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Smart Grid: Status and Challenges. S. Keshav School of Computer science University of Waterloo CCSES Workshop April 28, 2014. Outline. The grid has real problems t hat smart grids can solve These problems are intrinsic and difficult s o progress has been slow

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Smart grid status and challenges

Smart Grid: Status and Challenges

S. Keshav

School of Computer science

University of Waterloo

CCSES Workshop

April 28, 2014


  • The grid has real problems

    • that smart grids can solve

  • These problems are intrinsic and difficult

    • so progress has been slow

  • Three areas where changes are imminent are solar, storage, and sensing

    • I’ll give some examples of my work in these areas

2 inefficient
2. Inefficient

5% better efficiency of US grid

= zero emission from 53 million cars

3 aging
3. Aging

Post-war infrastructure is reaching EOL

4 uneven
4. Uneven

TWh generated

  • China 4,938

  • US 4,256

Daily W/capita (2012 est.)




5. Poorly measured

6 poorly controlled
6. Poorly controlled

Electrons are notaddressible

Current grid

“Smart” grid

Current grid

  • Renewables/low carbon

  • Storage rich

  • Sensing rich

  • Control rich

  • Flexible

  • Energy frugal

  • Decentralized generation

High carbon footprint

Little to no storage

Poorly measured

Poorly controlled



Centralized generation

1 matching demand and supply
1. Matching demand and supply

Barnhart et al, Proc. Energy and Environment, 6:2804, 2013

2 controlling distributed generators
2. Controlling distributed generators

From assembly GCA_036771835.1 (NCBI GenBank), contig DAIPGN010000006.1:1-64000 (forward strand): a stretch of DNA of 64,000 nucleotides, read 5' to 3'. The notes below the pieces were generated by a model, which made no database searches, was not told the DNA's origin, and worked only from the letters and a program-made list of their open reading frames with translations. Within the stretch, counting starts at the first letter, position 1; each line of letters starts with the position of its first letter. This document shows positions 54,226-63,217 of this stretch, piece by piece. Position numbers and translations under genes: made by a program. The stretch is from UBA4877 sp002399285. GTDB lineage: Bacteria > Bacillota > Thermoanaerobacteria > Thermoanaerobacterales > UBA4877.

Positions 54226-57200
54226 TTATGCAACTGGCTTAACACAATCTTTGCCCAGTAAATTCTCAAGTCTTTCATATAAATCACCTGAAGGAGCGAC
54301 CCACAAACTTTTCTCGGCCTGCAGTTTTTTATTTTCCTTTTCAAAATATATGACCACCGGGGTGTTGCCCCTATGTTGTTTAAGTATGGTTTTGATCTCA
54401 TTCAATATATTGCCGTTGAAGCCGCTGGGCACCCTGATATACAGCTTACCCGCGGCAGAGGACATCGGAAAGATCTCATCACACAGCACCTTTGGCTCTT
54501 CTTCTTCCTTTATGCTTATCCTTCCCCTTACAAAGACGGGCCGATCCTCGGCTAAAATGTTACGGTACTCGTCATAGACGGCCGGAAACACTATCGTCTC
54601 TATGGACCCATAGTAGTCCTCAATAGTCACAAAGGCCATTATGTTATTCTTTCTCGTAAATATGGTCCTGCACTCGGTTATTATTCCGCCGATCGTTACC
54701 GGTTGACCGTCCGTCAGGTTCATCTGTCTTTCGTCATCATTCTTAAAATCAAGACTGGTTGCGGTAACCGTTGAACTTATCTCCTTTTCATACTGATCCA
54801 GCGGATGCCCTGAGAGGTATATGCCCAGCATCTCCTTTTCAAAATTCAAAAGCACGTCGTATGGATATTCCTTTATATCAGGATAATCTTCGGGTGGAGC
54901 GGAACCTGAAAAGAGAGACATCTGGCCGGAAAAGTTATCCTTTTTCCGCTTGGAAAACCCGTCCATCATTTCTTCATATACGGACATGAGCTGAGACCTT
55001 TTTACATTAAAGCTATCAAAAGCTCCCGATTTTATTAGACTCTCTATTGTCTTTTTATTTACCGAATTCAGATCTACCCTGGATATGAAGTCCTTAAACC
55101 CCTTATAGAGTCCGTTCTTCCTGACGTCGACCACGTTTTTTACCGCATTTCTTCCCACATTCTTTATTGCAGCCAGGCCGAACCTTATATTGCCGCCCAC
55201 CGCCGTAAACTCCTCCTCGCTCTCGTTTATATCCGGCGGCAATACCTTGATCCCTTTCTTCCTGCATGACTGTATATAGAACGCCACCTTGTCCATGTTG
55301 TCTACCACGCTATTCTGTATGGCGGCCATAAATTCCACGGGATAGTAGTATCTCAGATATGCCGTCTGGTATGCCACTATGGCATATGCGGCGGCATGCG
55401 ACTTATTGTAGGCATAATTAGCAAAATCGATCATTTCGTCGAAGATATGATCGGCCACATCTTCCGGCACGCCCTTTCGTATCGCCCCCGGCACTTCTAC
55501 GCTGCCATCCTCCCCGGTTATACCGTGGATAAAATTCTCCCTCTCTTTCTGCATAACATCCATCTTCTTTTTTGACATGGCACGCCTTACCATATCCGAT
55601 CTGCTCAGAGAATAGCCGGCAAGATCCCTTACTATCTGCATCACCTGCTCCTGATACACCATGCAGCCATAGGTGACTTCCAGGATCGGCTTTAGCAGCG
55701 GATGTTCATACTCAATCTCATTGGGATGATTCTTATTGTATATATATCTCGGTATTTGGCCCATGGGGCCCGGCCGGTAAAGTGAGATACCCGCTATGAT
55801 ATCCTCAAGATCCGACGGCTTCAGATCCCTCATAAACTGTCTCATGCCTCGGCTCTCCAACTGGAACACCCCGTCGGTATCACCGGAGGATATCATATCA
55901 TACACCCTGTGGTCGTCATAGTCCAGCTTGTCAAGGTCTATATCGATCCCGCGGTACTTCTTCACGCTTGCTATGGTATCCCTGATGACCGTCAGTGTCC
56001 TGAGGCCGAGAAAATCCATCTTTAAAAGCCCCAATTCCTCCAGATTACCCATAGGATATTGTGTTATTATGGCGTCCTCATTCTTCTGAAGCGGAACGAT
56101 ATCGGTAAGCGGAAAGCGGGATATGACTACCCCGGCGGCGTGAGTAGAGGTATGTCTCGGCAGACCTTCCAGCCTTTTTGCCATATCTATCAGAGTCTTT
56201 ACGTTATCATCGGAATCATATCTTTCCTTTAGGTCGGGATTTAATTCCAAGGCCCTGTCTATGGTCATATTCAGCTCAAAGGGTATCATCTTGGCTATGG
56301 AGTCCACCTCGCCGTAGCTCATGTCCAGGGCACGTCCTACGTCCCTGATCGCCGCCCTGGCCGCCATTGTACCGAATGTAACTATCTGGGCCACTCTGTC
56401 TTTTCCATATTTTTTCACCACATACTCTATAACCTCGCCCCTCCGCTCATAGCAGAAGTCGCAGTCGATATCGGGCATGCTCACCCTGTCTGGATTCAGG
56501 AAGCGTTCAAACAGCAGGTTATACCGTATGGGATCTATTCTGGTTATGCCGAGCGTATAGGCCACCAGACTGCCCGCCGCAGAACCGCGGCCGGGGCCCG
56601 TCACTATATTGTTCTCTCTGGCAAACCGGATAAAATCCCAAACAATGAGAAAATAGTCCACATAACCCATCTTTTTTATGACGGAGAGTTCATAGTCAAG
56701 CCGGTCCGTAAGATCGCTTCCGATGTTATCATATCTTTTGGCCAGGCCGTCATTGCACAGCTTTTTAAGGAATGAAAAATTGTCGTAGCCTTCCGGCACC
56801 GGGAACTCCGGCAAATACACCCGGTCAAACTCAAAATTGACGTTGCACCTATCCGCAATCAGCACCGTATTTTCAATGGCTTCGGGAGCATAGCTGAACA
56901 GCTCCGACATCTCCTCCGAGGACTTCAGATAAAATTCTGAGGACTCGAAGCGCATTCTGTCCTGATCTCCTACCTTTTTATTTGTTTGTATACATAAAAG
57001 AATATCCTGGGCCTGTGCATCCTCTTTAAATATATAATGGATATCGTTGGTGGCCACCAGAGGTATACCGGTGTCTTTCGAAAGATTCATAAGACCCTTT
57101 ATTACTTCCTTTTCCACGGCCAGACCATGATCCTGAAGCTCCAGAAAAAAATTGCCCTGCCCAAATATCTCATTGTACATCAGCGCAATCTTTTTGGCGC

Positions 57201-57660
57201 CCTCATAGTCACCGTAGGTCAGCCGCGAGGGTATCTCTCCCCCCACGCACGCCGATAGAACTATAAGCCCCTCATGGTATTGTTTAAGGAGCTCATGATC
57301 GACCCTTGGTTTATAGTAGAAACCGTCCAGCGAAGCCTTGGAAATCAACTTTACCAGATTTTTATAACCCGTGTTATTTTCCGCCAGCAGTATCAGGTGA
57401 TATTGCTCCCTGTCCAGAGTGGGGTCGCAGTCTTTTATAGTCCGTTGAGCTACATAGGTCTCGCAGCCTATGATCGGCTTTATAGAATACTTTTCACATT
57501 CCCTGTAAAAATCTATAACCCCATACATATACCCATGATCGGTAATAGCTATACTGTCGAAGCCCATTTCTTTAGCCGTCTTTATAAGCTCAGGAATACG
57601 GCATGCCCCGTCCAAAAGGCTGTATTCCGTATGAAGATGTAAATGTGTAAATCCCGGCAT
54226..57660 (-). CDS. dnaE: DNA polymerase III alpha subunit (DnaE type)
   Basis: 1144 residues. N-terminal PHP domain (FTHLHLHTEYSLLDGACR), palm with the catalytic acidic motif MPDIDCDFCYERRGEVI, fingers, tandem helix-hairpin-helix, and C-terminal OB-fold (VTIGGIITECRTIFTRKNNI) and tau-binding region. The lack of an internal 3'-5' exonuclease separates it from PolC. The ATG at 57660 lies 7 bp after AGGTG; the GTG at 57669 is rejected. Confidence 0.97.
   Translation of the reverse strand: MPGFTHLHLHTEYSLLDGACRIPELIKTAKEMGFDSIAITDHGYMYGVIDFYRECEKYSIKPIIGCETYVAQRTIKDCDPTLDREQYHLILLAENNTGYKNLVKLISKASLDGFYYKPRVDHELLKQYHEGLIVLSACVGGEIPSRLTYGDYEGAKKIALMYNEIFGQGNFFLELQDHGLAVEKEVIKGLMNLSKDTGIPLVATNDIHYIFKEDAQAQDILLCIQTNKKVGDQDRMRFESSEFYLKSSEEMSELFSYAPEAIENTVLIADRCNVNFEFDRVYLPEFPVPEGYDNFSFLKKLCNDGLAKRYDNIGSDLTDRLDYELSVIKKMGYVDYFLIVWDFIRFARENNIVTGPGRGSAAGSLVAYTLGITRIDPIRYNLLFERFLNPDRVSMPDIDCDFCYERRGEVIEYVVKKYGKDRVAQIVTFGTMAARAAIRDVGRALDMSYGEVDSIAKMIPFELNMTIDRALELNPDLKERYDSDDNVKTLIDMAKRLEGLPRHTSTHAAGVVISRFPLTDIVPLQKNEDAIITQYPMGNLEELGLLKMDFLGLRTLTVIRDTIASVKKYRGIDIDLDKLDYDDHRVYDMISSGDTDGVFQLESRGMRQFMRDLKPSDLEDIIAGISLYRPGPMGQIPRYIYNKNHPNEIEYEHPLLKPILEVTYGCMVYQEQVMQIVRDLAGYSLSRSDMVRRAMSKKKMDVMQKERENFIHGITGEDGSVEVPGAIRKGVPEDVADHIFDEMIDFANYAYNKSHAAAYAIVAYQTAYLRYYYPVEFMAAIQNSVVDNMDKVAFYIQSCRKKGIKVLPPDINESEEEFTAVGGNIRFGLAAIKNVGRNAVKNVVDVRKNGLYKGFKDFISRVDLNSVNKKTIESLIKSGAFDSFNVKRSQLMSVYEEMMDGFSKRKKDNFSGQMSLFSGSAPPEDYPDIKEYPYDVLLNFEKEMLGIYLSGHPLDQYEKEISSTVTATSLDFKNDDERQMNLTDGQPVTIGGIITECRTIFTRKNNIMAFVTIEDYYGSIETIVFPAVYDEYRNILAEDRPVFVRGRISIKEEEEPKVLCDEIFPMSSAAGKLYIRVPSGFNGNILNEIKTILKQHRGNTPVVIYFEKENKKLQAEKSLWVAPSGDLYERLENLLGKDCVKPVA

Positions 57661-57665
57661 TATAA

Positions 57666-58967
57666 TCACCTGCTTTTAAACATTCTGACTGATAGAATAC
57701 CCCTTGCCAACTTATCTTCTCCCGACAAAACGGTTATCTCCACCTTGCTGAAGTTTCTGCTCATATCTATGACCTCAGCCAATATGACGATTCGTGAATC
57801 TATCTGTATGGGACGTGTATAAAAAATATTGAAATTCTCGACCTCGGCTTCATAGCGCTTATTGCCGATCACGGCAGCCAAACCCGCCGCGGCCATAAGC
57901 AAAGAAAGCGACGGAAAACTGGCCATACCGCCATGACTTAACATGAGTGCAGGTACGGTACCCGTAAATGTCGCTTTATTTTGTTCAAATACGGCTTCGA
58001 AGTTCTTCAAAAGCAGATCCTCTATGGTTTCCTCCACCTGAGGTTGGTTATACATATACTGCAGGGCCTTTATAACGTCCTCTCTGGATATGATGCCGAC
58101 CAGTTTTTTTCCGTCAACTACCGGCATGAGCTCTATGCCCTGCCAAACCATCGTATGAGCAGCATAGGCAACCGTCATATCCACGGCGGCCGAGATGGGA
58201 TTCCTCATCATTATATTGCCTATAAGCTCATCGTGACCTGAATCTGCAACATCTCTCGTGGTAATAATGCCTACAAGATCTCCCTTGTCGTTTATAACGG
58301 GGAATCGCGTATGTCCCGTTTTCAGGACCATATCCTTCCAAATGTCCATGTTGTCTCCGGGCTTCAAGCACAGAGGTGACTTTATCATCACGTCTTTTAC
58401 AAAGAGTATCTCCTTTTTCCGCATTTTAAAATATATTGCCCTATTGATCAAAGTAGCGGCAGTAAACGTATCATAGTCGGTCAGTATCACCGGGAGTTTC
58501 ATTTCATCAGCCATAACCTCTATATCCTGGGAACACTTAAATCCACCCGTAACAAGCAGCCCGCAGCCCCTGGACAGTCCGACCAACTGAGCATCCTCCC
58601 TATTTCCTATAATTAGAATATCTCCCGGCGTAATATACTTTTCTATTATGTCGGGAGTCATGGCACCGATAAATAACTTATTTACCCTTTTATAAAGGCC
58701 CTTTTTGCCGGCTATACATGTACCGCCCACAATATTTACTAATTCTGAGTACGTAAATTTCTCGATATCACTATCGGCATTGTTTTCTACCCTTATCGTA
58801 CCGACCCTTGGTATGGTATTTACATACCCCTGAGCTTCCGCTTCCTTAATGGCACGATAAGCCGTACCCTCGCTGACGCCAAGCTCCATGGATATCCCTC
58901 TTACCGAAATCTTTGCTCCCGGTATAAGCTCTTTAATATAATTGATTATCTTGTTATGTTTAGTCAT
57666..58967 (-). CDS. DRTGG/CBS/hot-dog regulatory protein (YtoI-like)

3 control over many time scales
3. Control over many time scales

Jeff Taft, Cisco

4 complex control architecture
4. Complex control architecture


5 consumers lack incentives
5. Consumers lack incentives

  • Energy savings of 10%

    • $10/month

6 utilities also lack incentives
6. Utilities also lack incentives!

8 storage is complex and expensive
8. Storage is complex and expensive

No clear winner in terms of technology

Need to balance energy and power


Demand response – onlytime of use pricing

Storage - tiny

Smart buildings and homes – demo stage

Microgrids – rare

Electric vehicles – early stage

Security and privacy – mostly missing

Three inflection points
Three inflection points





Pike Research

Global investment to reach $122 Billion by 2021

Storage alternatives
Storage alternatives



Declining to $125/KWh

S ensing

Michigan Micro Mote



Variable bit-rate source



Communication link

Tier 1 ISP

Tier 2/3 ISP

Congestion control




Transmission line

Transmission network

Distribution network

Demand response

Equivalence theorem
Equivalence theorem

  • Every trajectory on the LHS has an equivalent on the RHS

  • can use teletraffic theory to study transformer sizing

O. Ardakanian, S. Keshav, and C. Rosenberg. On the Use of Teletraffic Theory in Power Distribution Systems, e-Energy’12.

Guidelines for transformer sizing
Guidelines for transformer sizing


Prediction from teletraffic theory

Can also quantify impact of storage

O. Ardakanian, S. Keshav, and C. Rosenberg. On the Use of Teletraffic Theory in Power Distribution Systems, e-Energy’12.

“TCP” for EV charging

  • 1 EV = 5 homes

    • Creates hotspots

  • Real-time AIMD control of EV charging rate

  • Solution is both fair and efficient

O. Ardakanian, C. Rosenberg and, S. Keshav, “Distributed Control of Electric Vehicle Charging”. e-Energy ’13